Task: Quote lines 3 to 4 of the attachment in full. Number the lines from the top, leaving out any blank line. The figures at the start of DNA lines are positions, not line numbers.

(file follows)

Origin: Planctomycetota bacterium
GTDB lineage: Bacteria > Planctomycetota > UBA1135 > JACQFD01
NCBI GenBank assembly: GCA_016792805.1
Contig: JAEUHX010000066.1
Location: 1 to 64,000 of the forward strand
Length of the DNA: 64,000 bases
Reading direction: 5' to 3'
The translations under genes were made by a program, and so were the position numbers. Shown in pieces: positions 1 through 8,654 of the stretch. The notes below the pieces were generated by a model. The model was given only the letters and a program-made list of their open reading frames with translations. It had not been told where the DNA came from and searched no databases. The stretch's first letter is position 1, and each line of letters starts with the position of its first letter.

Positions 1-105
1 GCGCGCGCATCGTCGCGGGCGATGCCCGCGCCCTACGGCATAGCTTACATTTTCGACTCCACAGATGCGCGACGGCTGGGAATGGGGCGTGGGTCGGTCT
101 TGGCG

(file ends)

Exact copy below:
NCBI GenBank assembly: GCA_016792805.1
Contig: JAEUHX010000066.1